|All-American Girls Professional Baseball League|
September 2, 1921|
|Died: February 7, 2007
|Career highlights and awards|
Veronica Josephine Lenard [″Bubblegum″] (September 2, 1921 – February 7, 2007) was a center fielder who played from 1944 through 1953 in the All-American Girls Professional Baseball League. Listed at 5' 4", 130 lb., she batted and threw right-handed.
A native of Chicago, Illinois, Jo Lenard grew up playing baseball with her brother and the other boys in the streets of her neighborhood. Playground ball was the next step, then into the high school league and on to a Chicago amateur girls softball team. Lenard was in school when she learned that there was a nationwide effort to recruit women to play in a new Midwest professional softball/baseball league.
By the fall of 1942, many Minor league teams disbanded due to World War II conflict, when young ballplayers were being drafted into the armed services. The fear that this pattern would continue prompted Philip K. Wrigley, a chewing gum magnate and owner of the Chicago Cubs Major League Baseball team, to search for a possible solution to this dilemma. When President Roosevelt gave the order to continue baseball for the morale of the nation, Wrigley decided that it was time to do it. With the dedication of a group of Midwestern businessmen, and the financial support of Wrigley, the new league emerged in the spring of 1943.
Lenard attended a AAGPBL tryout and made the grade, starting a professional career that spanned ten years. A consistent line-drive hitter who used the entire field and excelled at slap bunting for base hits, she was a skillful contact hitter with a near perfect eye for the strike zone and seldom struck out. By the time her AAGPBL career ended in 1953, Lenard had driven in 351 runs to place her ninth on the career RBI list for the league, despite hitting only one home run in just over 3400 at bats. She also collected 520 stolen bases and walked 481 times against only 234 strikeouts for a 2.06 BB/K ratio. A natural center fielder, she possessed a strong and accurate throwing arm.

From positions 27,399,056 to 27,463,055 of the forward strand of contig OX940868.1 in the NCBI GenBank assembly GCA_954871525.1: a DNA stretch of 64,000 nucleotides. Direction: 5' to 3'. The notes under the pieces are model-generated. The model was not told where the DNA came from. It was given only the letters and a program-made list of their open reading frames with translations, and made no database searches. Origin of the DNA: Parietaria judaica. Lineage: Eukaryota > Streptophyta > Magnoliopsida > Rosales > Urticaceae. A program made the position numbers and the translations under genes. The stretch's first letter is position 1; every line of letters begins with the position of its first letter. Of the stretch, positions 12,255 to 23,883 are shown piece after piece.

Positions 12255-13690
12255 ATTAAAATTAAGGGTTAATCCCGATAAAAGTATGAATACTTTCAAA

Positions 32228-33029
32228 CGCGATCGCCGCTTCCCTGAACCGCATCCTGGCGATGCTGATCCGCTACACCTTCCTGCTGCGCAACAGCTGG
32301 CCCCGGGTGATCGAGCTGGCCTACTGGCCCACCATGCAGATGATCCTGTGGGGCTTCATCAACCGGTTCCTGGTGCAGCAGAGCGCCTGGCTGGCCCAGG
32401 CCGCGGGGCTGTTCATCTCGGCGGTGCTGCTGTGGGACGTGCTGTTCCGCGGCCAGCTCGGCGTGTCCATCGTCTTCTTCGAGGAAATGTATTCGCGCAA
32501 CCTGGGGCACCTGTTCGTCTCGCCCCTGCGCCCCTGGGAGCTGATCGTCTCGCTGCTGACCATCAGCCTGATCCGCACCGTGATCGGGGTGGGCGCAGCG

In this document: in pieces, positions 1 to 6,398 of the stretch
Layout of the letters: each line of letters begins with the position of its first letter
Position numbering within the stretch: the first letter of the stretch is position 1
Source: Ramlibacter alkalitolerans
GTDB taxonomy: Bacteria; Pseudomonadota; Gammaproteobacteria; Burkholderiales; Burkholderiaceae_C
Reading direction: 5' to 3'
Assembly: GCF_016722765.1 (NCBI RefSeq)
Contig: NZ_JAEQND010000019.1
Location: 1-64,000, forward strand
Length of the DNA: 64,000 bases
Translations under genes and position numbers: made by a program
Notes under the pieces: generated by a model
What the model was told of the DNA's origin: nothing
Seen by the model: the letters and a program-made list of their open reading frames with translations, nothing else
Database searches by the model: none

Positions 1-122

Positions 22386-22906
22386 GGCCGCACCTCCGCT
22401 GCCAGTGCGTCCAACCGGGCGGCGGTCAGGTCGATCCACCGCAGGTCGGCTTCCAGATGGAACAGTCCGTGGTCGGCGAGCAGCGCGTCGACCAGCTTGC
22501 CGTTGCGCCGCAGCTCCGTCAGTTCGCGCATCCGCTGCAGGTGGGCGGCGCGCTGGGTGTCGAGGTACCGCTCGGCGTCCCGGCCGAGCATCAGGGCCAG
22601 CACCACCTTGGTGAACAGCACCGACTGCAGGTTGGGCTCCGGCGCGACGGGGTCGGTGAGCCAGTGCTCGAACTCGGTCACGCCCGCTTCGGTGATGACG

Lenard entered the league in 1944 with the Rockford Peaches, playing for them two years before joining the Muskegon Lassies (1946-'49), Peoria Redwings (1949), Kenosha Comets (1950-'51) and South Bend Blue Sox (1952-'53). In her rookie season, she hit a .211 average and stole 68 bases, while leading the circuit with 10 triples. Her most productive season came in 1947, when she hit a career-high .261 with 38 RBI in 111 games and was selected for the All-Star team. She also made four trips to the playoffs with four different teams, including for the championship winners in 1945 and 1952.
Following her professional baseball career, Lenard went back to school and graduated from Chicago Teachers College, and then taught health and physical education for 25 years. Besides becoming an educator and coach, she was a strong advocate for the advancement of girls and women in sports. In 1968 she was assaulted and hit in the head, suffering eye damage that left her nearly blind.
Lenard is part of the AAGPBL permanent display at the Baseball Hall of Fame and Museum at Cooperstown, New York, opened in 1988, which is dedicated to the entire league rather than any individual player.
Jo Lenard died in her hometown of Chicago, Illinois, at the age of 85.
- "All-American Girls Professional Baseball League website – Jo Lenard page".
- Encyclopedia of Women and Baseball – Leslie A. Heaphy, Mel Anthony May. Publisher: McFarland & Company, 2006. Format: Paperback, 438pp. Language: English. ISBN 978-0-7864-2100-8
- "Baseball Reference – Jo Lenard entry".
- Flick photo galleries
- "All-American Girls Professional Baseball League History".
- Encyclopedia of Women and Baseball
- All-American Girls Professional Baseball League Record Book – W. C. Madden. Publisher: McFarland & Company, 2000. Format: Paperback, 294pp. Language: English. ISBN 0-7864-3747-2